Issue
EPL
Volume 85, Number 5, March 2009
Article Number 50003
Number of page(s) 5
Section General
DOI http://dx.doi.org/10.1209/0295-5075/85/50003
Published online 18 March 2009
EPL, 85 (2009) 50003
DOI: 10.1209/0295-5075/85/50003

Quantitative relations between risk, return and firm size

B. Podobnik1, 2, 3, D. Horvatic4, A. M. Petersen1 and H. E. Stanley1

1   Center for Polymer Studies and Department of Physics, Boston University - Boston, MA 02215, USA
2   Department of Physics, Faculty of Civil Engineering, University of Rijeka - 51000 Rijeka, Croatia
3   Zagreb School of Economics and Management - 10000 Zagreb, Croatia
4   Department of Physics, University of Zagreb - 10000 Zagreb, Croatia

bp@phy.hr

received 28 October 2008; accepted in final form 9 February 2009; published March 2009
published online 18 March 2009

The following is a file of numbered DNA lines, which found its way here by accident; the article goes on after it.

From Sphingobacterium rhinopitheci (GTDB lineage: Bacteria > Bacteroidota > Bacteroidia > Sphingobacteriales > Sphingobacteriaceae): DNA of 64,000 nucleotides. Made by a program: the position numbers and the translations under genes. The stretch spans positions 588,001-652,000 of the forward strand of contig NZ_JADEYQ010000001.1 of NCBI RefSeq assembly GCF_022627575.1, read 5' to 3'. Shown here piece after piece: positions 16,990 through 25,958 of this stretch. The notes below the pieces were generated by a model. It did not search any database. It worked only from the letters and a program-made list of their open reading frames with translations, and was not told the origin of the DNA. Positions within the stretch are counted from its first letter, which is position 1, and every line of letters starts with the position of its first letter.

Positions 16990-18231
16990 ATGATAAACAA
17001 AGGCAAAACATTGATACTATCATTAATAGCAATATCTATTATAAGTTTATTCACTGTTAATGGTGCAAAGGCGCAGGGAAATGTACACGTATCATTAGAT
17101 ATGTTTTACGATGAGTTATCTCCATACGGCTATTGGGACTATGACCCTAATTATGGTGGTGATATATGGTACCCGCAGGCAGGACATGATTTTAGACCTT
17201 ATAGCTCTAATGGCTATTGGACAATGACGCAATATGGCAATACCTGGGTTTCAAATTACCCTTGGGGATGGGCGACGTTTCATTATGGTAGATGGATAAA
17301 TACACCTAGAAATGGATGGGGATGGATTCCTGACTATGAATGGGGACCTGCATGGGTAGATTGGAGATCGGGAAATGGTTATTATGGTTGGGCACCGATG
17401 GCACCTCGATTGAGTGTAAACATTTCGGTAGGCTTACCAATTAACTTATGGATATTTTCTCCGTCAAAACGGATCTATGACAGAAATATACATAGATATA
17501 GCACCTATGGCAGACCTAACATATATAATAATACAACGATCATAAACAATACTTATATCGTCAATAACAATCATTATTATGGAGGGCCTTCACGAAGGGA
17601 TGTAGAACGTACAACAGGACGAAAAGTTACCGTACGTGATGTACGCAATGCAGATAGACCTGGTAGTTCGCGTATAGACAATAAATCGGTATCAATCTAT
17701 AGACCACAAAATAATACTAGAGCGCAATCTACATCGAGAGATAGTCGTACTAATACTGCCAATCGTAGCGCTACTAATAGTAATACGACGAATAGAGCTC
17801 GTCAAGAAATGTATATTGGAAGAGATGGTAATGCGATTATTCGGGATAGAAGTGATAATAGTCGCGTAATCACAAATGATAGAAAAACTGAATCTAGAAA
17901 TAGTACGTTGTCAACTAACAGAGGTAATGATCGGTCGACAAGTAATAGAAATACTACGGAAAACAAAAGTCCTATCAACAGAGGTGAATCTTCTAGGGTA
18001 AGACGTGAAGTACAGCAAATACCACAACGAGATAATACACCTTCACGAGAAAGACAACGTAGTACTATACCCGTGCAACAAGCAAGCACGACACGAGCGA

Abstract
We analyze —for a large set of stocks comprising four financial indices— the annual logarithmic growth rate R and the firm size, quantified by the market capitalization MC. For the Nasdaq Composite and the New York Stock Exchange Composite we find that the probability density functions of growth rates are Laplace ones in the broad central region, where the standard deviation $\sigma (R)$, as a measure of risk, decreases with the MC as a power law $\sigma (R)\sim (MC)^{- \beta}$. For both the Nasdaq Composite and the S& P 500, we find that the average growth rate $\langle R\rangle $ decreases faster than $\sigma (R)$ with MC, implying that the return-to-risk ratio $\langle R\rangle /\sigma (R)$ also decreases with MC. For the S& P 500, $\langle R\rangle $ and $\langle R\rangle /\sigma (R)$ also follow power laws. For a 20-year time horizon, for the Nasdaq Composite we find that $\sigma (R)$ vs. MC exhibits a functional form called a volatility smile, while for the NYSE Composite, we find power law stability between $\sigma (r)$ and MC.

PACS
02.50.Ey - Stochastic processes.
05.40.-a - Fluctuation phenomena, random processes, noise, and Brownian motion.
89.90.+n - Other topics in areas of applied and interdisciplinary physics.

© EPLA 2009